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A qualitative assessment of structural barriers to prenatal care and congenital syphilis prevention in Kern County, California.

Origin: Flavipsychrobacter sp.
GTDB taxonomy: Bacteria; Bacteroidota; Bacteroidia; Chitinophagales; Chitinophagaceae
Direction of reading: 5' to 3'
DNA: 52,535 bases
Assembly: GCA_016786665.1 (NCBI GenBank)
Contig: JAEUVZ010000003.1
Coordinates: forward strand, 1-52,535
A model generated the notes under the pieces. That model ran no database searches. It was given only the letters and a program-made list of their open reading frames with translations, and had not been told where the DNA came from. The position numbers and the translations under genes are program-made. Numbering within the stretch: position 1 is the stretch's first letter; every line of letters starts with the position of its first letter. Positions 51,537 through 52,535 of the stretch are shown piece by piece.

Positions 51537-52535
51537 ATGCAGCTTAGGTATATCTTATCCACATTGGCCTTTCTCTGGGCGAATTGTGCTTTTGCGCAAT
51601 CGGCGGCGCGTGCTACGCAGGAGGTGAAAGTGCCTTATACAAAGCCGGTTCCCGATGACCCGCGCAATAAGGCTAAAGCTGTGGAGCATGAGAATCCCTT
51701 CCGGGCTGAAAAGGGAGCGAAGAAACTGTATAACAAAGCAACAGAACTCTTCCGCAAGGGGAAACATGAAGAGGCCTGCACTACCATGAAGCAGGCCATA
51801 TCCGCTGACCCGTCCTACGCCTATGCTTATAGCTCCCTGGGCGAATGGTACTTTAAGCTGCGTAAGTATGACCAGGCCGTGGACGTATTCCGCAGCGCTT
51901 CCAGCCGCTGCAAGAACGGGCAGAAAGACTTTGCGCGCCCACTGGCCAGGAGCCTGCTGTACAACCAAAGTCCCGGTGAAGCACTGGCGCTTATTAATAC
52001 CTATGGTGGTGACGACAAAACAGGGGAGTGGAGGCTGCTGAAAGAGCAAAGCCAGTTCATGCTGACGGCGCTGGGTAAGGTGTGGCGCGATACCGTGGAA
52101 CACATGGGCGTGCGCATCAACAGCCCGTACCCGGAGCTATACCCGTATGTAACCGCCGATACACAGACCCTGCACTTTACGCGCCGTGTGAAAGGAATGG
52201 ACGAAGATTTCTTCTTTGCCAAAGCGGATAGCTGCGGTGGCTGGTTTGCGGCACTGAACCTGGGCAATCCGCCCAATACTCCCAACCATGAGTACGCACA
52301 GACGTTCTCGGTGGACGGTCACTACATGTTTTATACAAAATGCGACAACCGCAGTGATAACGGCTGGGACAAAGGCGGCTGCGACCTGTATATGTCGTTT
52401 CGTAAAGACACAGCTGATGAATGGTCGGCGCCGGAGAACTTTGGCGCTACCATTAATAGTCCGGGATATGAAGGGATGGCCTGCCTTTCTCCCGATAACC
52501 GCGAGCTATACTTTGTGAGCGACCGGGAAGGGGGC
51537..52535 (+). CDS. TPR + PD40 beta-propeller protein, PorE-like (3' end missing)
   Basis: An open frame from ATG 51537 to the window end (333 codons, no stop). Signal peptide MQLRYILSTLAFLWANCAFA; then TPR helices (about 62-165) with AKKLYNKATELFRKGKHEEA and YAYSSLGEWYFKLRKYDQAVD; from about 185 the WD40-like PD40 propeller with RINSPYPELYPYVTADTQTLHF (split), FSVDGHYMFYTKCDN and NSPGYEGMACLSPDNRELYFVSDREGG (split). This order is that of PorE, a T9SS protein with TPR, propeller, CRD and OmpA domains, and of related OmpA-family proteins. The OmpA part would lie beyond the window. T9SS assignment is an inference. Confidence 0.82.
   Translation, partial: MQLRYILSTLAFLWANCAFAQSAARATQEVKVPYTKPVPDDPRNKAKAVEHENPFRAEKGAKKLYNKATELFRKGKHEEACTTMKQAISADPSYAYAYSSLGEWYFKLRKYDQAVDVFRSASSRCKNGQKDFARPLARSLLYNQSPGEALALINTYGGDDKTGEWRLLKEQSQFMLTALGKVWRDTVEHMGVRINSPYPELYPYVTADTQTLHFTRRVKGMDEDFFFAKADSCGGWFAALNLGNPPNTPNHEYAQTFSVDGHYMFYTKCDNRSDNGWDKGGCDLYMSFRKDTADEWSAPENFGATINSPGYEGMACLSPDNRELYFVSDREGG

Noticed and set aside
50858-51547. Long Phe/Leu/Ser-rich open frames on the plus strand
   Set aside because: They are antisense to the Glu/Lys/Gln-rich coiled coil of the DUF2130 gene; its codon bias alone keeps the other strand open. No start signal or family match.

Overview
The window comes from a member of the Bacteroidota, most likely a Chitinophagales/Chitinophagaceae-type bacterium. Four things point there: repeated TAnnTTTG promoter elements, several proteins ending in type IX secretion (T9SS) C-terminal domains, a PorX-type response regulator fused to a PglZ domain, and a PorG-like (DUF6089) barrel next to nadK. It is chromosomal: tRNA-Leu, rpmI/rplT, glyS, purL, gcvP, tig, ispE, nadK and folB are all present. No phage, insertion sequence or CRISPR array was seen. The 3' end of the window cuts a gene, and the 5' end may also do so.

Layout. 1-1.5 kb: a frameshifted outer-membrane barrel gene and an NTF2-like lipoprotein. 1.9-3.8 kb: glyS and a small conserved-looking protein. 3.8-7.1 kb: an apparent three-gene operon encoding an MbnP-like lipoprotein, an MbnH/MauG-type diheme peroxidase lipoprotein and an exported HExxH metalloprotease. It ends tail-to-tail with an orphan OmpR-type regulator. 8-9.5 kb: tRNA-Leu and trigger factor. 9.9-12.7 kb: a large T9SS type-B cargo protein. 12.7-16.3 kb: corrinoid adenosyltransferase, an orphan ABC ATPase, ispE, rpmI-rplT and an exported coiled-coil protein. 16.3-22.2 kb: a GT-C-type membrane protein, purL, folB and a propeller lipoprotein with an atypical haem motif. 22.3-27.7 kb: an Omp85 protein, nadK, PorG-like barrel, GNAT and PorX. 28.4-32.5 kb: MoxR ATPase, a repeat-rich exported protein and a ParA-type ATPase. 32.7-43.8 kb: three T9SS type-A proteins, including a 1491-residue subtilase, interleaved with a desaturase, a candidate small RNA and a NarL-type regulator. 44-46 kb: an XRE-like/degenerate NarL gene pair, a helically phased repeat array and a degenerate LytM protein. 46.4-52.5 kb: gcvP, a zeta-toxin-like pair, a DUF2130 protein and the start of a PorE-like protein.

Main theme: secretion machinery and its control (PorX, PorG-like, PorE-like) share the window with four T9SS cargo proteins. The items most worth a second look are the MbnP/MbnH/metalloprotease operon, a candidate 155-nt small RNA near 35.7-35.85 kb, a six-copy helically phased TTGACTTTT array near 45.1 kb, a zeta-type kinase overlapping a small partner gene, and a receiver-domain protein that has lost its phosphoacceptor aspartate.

Congenital syphilis is the result of placental transmission from mother to fetus of Treponema pallidum. Although congenital syphilis is preventable through timely treatment, the rate of new infections in the United States (US) has increased each year since 2013, and is increasing at a noticeably greater pace in California (CA). Most research into congenital syphilis has focused on individual psychosocial and behavioral factors that contribute to maternal vulnerability for syphilis. The aim of this study was to evaluate structural barriers to prenatal care access and utilization and congenital syphilis prevention in Kern County, CA. Transcripts from 8 in-depth interviews with prenatal care providers and 5 focus group discussions with 42 pregnant and postpartum persons were examined using thematic analysis. Structural barriers experienced by pregnant and postpartum persons to prenatal care access and utilization included (1) burdens of poverty; (2) stigma around substance use in pregnancy; (3) citizenship status; (4) lack of healthcare coverage; (5) low sexual health literacy; and (6) gender inequality Structural barriers experienced by prenatal care providers in congenital syphilis prevention included (1) limited guidance on clinical management of syphilis in pregnancy; (2) decay in public health infrastructure; and (3) inadequate support for managing patients' social comorbidities. The response to congenital syphilis prevention will require an examination of the complex context of social determinants of health in which persons diagnosed with syphilis live in.

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